In 2019 I joined The Linen Project, an initiative to re-establish a small scale linen production in the Netherlands. Linen got me hooked and I was curious to farm flax and make linen myself. So I asked my family if I could claim a little part of their garden in Germany in order to grow some flax. In addition I asked my grandmother Margit if she would like to help me farming flax, as she is an experienced self-taught gardener. The journey started on March 8th 2019 with making a field.
My family and I turned 10 squaremetres of grassland of the garden into field. I knew grass wasn’t the ideal preceding crop for flax, but to be fair – there was no other spot available. Luckily on the coming 101 days only a few insects satisfied their hunger on the flax. The big field was divided into 10 small testing patches of 1m2 each. On these patches I wanted to experiment with different methods of growing flax.
I’ve read old articles about how to farm flax efficiently and create fine fibres. A book said the stems must be harvested right after flowering, so the fibres stay fine. Another one stated that the plants should be covered in brushwood when they are in the germinating phase – this way they will grow through the brushwood, which will give them support in strong winds and keep them from falling over. I read about many more suggestions. All the square patches were prepared equally, meaning all weeds were removed and a flat even surface made.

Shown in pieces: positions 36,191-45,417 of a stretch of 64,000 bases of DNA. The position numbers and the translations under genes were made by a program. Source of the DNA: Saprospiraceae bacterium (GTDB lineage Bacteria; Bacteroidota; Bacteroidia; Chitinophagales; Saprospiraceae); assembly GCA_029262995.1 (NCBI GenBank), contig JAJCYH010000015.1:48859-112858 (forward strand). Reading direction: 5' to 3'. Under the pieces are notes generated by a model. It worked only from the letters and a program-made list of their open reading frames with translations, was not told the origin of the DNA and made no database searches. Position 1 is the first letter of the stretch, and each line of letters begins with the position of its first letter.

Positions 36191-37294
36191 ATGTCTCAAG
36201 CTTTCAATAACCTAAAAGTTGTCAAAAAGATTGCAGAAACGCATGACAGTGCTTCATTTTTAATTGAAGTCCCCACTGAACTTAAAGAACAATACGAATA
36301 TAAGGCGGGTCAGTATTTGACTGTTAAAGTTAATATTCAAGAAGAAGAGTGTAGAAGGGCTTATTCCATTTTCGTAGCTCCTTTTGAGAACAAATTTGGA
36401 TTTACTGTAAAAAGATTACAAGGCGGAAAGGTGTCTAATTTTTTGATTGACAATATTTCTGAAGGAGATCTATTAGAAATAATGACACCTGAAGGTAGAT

By that time I had so many questions: How would you ideally grow flax in your backyard? How much time do you need to invest to get good quality? Do you even need to pull out weeds? The folowing weeks should provide some answers.
Read the follow-up here.